“Working as an artist in residence at St Vincent’s was an incredible opportunity to delve into the personal and professional stories of the staff working in the hospital and to discover who they are as people. She was interested in why they do what they do, what the work means to them and importantly, how do they sustain and maintain themselves in their caring roles – which requires deep commitment” reflects Linda.

Over 12 months, Linda sat with staff and photographed their hands with an object that represented their work or mission, such as a bible at a pulpit or a test tube and asked them to talk about why the object was important to them.

“When I originally spoke to St Vincent’s staff about my project, I wanted to acknowledge that not all hands are good and respectful. Some cause pain. Some inflict harm or abuse. But many hands heal and hold. They perform surgeries and serve. I wanted to tell the story of these hands and the object they selected was an entry into that story of dedication and compassion.”

Over the course of the year, Linda took 3,000 photographs with only 17 displayed in her first exhibition, “The Voice of Hands: St Vincent’s Staff Speak in Action”. The exhibition was nominated for an award within the St Vincent’s Health Australia Quality Awards 2012 and was one of three finalists in the Mary Aikenhead Ministries Award.

While her work was primarily focused on staff, she did capture the hands of one palliative care resident and his wife who was holding his hands.

“After listening to their story, I promised to give some photographs to the man’s wife and when I returned to the hospital a few days later I was told that the patient had died only two hours after I had taken the photographs,” reflects Linda. “It was such a privilege to take the final photo of this couple. It was the last time they were pictured together.”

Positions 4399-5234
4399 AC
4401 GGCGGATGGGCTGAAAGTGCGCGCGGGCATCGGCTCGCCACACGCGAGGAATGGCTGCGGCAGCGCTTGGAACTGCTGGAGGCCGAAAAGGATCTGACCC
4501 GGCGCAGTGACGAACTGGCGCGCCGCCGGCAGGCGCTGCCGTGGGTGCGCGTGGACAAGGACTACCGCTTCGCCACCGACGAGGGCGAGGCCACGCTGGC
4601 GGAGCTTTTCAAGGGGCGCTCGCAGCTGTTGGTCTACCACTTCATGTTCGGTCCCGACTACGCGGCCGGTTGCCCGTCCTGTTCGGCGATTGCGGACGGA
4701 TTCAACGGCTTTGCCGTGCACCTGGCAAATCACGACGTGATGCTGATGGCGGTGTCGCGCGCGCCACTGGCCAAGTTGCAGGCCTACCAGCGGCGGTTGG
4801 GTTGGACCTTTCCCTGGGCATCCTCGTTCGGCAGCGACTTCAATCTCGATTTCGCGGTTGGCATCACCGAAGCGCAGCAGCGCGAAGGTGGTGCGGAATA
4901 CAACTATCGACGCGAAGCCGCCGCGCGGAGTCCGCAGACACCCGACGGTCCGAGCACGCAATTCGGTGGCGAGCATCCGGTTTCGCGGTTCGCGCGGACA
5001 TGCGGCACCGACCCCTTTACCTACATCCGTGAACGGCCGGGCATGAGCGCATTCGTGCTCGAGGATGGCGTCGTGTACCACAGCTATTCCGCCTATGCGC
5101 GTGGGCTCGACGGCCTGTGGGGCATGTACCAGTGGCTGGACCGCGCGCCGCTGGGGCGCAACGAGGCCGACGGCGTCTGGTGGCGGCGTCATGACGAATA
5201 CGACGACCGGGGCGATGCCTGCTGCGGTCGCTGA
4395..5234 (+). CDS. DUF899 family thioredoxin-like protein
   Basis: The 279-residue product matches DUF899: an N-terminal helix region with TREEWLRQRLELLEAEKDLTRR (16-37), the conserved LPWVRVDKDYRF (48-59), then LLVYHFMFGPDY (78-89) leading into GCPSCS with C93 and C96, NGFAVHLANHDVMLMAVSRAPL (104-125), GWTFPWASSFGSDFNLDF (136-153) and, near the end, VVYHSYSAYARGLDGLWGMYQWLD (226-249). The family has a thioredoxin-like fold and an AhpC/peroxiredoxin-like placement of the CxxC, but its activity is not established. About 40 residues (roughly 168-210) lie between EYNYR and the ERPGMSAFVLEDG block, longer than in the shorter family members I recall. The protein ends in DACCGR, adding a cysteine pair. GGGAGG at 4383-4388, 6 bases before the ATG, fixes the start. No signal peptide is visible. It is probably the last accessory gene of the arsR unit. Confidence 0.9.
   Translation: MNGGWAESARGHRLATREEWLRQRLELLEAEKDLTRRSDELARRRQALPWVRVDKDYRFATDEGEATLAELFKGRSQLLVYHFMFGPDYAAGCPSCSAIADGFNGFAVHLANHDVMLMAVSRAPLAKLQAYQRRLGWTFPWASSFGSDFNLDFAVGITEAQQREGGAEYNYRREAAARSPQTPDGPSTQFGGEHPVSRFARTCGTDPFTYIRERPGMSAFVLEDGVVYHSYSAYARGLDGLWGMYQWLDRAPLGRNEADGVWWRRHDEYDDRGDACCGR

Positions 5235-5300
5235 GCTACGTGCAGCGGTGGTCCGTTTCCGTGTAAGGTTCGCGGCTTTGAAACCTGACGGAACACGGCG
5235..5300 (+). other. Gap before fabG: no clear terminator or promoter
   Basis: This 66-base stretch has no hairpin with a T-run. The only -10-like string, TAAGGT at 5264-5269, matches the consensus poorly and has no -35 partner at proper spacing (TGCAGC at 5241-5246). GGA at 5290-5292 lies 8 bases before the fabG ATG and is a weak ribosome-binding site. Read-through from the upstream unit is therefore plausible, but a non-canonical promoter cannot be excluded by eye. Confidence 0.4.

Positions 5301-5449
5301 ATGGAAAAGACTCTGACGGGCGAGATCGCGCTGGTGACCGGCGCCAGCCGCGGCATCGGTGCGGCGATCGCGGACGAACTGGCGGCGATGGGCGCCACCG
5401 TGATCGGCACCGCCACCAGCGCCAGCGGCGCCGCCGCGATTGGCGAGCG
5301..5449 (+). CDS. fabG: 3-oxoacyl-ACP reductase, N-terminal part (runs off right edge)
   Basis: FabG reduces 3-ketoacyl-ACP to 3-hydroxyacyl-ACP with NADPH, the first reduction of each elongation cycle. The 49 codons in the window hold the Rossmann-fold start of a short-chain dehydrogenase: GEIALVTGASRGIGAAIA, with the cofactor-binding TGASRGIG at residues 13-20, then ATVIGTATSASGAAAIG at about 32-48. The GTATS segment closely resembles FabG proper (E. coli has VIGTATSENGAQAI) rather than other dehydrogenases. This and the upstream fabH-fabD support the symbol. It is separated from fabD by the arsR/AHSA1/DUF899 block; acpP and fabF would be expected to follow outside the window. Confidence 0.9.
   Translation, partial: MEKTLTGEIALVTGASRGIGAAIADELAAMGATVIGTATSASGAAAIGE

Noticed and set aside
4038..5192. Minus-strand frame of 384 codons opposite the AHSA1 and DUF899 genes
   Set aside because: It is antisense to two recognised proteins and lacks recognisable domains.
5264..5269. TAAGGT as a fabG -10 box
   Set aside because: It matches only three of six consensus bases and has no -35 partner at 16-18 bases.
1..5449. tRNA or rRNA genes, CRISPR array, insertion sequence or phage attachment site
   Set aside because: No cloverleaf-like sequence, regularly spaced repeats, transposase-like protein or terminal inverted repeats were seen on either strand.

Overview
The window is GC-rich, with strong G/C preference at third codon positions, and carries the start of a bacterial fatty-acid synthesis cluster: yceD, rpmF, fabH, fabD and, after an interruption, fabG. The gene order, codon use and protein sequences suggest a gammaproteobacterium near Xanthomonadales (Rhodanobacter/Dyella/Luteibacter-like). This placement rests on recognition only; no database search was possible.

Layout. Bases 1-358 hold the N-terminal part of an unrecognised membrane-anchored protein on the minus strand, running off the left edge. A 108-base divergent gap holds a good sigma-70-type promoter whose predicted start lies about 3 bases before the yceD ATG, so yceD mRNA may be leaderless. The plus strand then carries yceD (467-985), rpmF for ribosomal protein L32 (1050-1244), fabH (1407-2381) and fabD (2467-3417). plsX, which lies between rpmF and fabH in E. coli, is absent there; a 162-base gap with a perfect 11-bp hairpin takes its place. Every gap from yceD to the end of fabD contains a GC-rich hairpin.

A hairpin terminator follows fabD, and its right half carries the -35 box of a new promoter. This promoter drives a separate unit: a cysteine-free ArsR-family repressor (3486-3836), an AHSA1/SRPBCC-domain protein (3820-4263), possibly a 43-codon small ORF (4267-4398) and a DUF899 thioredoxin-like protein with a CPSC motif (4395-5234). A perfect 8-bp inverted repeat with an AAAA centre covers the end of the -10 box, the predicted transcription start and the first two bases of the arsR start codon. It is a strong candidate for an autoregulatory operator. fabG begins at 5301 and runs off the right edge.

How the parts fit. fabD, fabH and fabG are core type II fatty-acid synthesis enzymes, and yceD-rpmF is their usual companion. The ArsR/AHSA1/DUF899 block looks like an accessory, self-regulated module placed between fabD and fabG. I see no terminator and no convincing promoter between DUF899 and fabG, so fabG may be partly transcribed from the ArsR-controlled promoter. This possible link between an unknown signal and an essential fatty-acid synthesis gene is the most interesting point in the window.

Glass

Stillness. What emerges when you are still? Photo from “Pondering Grief” 2018. Photo: Linda Espie.

Linda has spent countless hours working with the dying and their loved ones as they deal with the grief and trauma of loss, both in her work in palliative care and as a counsellor. Her fourth published book, Pondering Grief is a collection of images and words about loss, grief, change and transition.

Linda says she wanted to write this book to provide readers with a space for cultivating personal reflection.

“Love, loss, light, shade, darkness and hope all come in many and varied shapes and forms – as does grief. In the book, I wanted to capture these dimensions through images and words to support people as they experience and live with their grief.”

Linda’s new exhibition, “A Different Kind of Pilgrimage: Inner Noticing”, comprises a selection of photographs from Pondering Grief, images and stories from her series of the monks and staff at New Norcia, as well as some recent photographs taken in New York.

She hopes to continue to do more photographic projects along these lines in the future and is on the look out for a new project, perhaps with another religious community overseas.

“Religious communities have such rich traditions and I would love to capture the stories of a contemplative order of religious women to build upon my work,” says Linda.

“Photography is such a powerful avenue of expression that invites contemplation on the lives and stories of others which reflect our own inner journey. And it has become such a powerful expression of my own creativity and contemplation.”

EXHIBITION DETAILS
A Different Kind of Pilgrimage: Inner Noticing
19 March 19 – 2 April, 2019
Wednesday to Sunday 11am to 6pm
Good Shepherd Chapel Gallery
St Heliers Street, Abbotsford, Victoria.

To contact Linda Espie about an artist in residence project email Linda@lindaespie.com.au

Annette Loughlin-Smith

Annette Loughlin-Smith has worked in communications and the media for Catholic education and other organisations. Annette is a guest editor for "The Good Oil".